WASHINGTON (Reuters) - Sales of previously owned U.S. homes unexpectedly fell last month, a decline economists and real estate agents pinned on delays in processing mortgage applications.
Existing home sales fell 2.2 percent to an annual rate of 5.66 million units in May, the National Association of Realtors said on Tuesday.
The drop was surprising given that pending home sales, which usually lead resales by a month or two, rose in April, and economists said they expected a pick-up in June.
Pending sales are measured at contract signing while existing sales are logged at contract closing.
“The fact that pending home sales have been trending upward suggests that perhaps closings are taking longer than expected. Still-tight lending is slowing the approval process and this may also be slowing the flow of home sales that are closing,” said Celia Chan, a senior director at Moody’s Analytics in West Chester, Pennsylvania.
Weak home sales will contribute to a slowing in the economy’s recovery from the worst recession since the 1930s that has already become evident in other data but few analysts are worried about the risk of a renewed downturn.
A government program that offered a tax credit to buyers who signed a contract by the end of April and who close by the end of June has helped drive pending home sales higher.
Now that April has come and gone, pending sales are expected to drop but existing home sales had been expected to move higher for a few more months.
The Realtors group warned that as many as 180,000 buyers might be unable to finalize their contracts by the end of this month because of delays in processing mortgages, and were at risk of losing the tax credit.
The U.S. Senate has been considering a proposal to extend the cut-off date to the end of September but that legislation has become mired in a debate over a separate measure.
While many economists blamed processing delays, the data did fuel some worry that demand for housing might be weaker than previously thought.
Stocks on Wall Street fell on the data, with all three main indices .DJI .SPX .IXIC closing down more than 1 percent. The poor housing report and strong demand at a government auction for 2-year notes sparked a rally on the U.S. Treasury debt market. The U.S. dollar fell against the yen.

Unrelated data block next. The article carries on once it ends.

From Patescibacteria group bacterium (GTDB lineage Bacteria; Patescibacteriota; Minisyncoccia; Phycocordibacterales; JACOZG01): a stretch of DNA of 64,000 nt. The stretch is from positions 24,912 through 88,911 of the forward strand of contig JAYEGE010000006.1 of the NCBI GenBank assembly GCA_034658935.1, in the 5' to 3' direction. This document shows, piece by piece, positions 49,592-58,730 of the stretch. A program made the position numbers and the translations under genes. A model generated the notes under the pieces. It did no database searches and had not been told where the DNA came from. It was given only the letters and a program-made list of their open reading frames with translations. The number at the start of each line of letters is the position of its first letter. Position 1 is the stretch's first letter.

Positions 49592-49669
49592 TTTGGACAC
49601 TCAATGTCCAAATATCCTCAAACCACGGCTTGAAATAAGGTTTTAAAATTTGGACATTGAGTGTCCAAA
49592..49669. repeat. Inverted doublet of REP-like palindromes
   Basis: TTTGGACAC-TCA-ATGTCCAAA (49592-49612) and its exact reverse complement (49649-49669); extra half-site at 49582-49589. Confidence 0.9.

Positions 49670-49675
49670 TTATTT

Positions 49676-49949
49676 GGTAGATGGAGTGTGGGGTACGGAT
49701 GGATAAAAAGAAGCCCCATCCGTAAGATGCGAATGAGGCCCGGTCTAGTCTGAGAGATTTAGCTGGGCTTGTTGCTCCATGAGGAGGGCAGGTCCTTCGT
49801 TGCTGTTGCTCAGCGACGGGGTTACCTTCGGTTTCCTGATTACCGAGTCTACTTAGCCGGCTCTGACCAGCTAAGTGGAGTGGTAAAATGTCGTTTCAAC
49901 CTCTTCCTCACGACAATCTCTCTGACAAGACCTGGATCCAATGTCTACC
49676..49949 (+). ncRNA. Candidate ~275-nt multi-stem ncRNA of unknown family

Government incentives and near-record-low mortgage rates have helped the housing market dig out of a three-year slump.
The report came as Federal Reserve policymakers gathered for a two-day meeting at which they were expected to extend their pledge to hold overnight interest rates ultra low for “an extended period” to aid the still fragile economic recovery.
The Fed -- the U.S. central bank -- is not seen lifting rates, currently near zero, until next year.
With the end of the tax credit, new home construction has dropped and government data on Wednesday is expected to show new home sales fell last month. Still, analysts believe a sustainable recovery has taken hold.
“The tax credit shifted sales from one period to another. What matters for the housing recovery is that the economy has to create more jobs,” said Patrick Newport, a U.S. economist at IHS Global Insight in Lexington, Massachusetts.
“Sales will drop over the next couple of months and will start growing again on a sustained basis because the job market is improving.”
Last month, foreclosed properties and short sales accounted for 31 percent of transactions, the Realtors group said, with first-time buyers representing 46 percent.
Cash sales made up a quarter of the transactions, well above the normal 10 percent level.
Despite the weak sales, the supply of previously owned homes on the market fell 3.4 percent to 3.89 million units. At May’s sales pace, that represented a supply of 8.3 months, compared with April’s 8.4 months.
The national median home price rose 2.7 percent from May last year to $179,600, the highest since July. Prices were up 4.2 percent from April.
Separately, the U.S. Federal Housing Finance Agency’s home price index rose 0.8 percent in April after gaining 0.1 percent in March. Analysts said prices, which got a boost from the tax credit, were likely to move sideways in the months ahead.
“An improving economic backdrop will likely limit sharp price declines, but the significant foreclosure pipeline is likely to limit broad-based price gains,” said Peter Newland, an economist at Barclays Capital in New York.
Editing by James Dalgleish